At a Glance
Little Falls, NJ
6 office staff;
12–15 field members
Construction management and facilities maintenance for national multiunit retail companies
Sometimes a business philosophy is so simple a kid could get it. “The other day, my eight-year-old son asked me what I do at work,” says Tony Pizza, cofounder and principal of Landmark Retail Corp. (LRC), a New Jersey-based construction and facilities-maintenance firm for national multiunit retail companies. “I told him, ‘We take care of our clients and help their businesses run smoothly.’” This is the foundation of LRC’s approach, according to Pizza, building relationships that enable the company to anticipate and meet clients’ every need.
Partner Jon Spencer agrees with Pizza. “Our business is about communicating,” he says. “It isn’t just hammers and nails.” And others have received the firm’s message. LRC has seen tremendous growth since its inception in 2009, and clients currently include high-profile names such as Swatch, Ben Sherman, Diesel, and Zara. Revenues grew from $1 million to $5 million in the first two years of business, and 2011 sales surpassed that mark before the first day of summer. The numbers are even more impressive considering the company was formed at a time when many others were closing their doors.
LRC specializes not only in construction of new retail locations—current projects include Jack Spade’s second SoHo outpost in Manhattan, New York, and Juicy Couture’s Century City space in Los Angeles—but total facilities projects: national fixture rollouts, seasonal setups, expansions, installations, and repairs. In 2010, LRC renovated 35 locations for Lucky Brand Jeans, operating on an extremely tight schedule. The project was completed without ever disrupting the stores’ day-to-day operations.
The other large portion of LRC’s business comes from ongoing facility- and building-maintenance services and around-the-clock emergency work for store locations and corporate offices. While the construction projects bring greater revenue per job, the sheer volume of facilities and maintenance projects evens out the earnings on each side; Pizza estimates that LRC completed 120–150 construction projects and 1,500–2,000 maintenance jobs in 2010.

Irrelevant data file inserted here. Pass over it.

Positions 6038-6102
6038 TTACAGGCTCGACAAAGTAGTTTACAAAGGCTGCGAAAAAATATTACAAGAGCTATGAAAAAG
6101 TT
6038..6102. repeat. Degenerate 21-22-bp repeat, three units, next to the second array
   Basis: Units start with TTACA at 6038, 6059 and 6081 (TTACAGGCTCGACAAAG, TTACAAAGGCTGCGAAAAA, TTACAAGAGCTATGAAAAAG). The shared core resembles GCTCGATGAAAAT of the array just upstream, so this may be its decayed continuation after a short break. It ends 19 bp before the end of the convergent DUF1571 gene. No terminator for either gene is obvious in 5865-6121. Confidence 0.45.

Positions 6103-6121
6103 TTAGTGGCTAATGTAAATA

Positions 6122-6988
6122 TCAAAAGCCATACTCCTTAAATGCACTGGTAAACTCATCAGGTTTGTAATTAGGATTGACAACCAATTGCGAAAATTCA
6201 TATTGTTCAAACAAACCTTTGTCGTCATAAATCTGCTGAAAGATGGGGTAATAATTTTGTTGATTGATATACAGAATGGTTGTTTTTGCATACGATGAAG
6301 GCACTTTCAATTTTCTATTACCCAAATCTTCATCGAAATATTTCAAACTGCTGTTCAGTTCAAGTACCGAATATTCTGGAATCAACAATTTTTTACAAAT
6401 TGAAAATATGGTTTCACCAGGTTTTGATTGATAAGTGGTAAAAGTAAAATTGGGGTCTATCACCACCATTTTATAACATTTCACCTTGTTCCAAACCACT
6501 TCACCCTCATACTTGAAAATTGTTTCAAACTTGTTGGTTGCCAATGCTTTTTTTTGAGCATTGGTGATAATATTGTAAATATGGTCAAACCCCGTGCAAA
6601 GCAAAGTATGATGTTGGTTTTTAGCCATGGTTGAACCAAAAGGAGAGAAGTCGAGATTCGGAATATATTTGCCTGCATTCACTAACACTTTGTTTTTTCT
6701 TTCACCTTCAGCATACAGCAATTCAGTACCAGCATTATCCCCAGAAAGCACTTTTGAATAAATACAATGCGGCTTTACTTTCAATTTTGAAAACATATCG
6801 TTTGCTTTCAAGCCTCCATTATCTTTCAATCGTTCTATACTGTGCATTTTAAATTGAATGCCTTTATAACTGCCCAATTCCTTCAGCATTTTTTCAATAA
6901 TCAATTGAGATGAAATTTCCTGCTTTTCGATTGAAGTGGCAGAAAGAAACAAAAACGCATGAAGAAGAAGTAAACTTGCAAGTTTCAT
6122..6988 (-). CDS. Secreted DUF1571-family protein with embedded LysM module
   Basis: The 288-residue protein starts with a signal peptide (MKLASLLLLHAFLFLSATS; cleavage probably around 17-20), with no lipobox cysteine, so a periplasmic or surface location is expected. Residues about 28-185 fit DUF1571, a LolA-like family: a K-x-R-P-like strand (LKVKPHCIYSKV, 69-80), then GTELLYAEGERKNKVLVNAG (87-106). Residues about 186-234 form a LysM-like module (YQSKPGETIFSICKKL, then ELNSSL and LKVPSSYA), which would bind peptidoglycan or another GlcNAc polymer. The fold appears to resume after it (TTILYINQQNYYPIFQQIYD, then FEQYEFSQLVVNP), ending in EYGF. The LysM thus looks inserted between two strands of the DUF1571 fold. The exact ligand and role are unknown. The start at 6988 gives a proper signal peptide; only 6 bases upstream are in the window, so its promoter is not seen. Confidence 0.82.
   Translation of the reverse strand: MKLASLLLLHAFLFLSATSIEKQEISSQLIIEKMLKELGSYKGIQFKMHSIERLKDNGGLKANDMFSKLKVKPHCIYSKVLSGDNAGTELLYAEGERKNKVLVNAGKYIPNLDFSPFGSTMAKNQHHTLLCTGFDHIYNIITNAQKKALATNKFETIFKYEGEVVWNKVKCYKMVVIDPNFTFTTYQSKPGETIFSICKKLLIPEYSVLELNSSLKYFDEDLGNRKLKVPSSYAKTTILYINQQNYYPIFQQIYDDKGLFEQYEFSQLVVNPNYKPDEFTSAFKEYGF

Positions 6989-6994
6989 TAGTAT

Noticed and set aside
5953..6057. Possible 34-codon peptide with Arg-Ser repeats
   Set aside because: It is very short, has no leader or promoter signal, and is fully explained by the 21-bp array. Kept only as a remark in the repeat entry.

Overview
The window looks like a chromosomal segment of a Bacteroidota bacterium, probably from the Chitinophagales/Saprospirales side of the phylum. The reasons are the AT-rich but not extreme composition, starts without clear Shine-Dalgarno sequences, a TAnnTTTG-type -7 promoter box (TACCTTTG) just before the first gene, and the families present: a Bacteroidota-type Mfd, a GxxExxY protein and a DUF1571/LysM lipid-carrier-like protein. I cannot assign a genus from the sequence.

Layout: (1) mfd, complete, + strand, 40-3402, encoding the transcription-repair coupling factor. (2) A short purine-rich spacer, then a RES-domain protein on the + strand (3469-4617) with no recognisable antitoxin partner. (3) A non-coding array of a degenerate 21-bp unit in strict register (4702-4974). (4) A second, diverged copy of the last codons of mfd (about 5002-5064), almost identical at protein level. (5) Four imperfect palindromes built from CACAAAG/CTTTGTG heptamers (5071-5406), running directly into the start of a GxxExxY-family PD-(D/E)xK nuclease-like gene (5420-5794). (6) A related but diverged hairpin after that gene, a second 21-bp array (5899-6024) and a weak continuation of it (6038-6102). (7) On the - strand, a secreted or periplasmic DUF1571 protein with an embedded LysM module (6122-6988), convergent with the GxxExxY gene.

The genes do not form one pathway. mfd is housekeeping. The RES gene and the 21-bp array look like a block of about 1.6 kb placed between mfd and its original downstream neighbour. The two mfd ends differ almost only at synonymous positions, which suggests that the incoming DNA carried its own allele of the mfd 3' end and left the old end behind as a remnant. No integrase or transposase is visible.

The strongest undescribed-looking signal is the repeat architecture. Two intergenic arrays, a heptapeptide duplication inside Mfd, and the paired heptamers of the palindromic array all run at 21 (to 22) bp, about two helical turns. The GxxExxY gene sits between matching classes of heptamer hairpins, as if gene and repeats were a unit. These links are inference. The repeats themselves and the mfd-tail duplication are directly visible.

With its principals’ extensive histories and experience, LRC has developed a large nationwide network of vendors and hired a number of technicians who previously were out of work because of the recession. “Our staff and supporting network of technicians have extensive expertise in a wide range of trades,” Spencer says. “This enables LRC to offer a wide range of services.”
Top 5 Design Considerations of Retail Locations
1. Location, location, location. This is the first important choice to be made.
2. Designing with mechanical and electrical systems in mind is both cost-effective and convenient for maintenance.
3. The space must be tailored to the client’s product—consider the difference in displaying watches, jeans, and shoes.
4. Identifiable signage and display windows are essential to the storefront.
5. Thoughtful layout allows easy navigation for customers.
The number of services, too, varies according to client. “For some, it’s soup-to-nuts—we find locations, negotiate leases, develop budgets, and design and build the space,” Pizza says. “We also look at design and construction from an operations-and-maintenance perspective, in terms of wiring, mechanical, energy systems, etc. We can tell our clients, ‘This is how much it will cost you to run this store for the next year.’”
Clients are typically gained through word-of-mouth, and retail-sector turnover is a benefit. “Say an employee of ABC retailer is pleased with our work, then, for whatever reason, takes a job with XYZ retailer,” Pizza says. “Pretty soon we get a call from XYZ requesting our services.” As the client base grows, so does LRC’s hiring capabilities. “We’re looking for the best,” Spencer says. “Employees who have a strong background in construction and understand the nuances of working in retail.”
Why? Because both qualities are key in fulfilling LRC’s primary goal: effective communication. “We just want to provide the necessary information before the client ever asks for it,” Pizza says. “By doing that, our jobs run smoothly, problems are avoided, and everyone’s lives are just a lot easier.” ABQ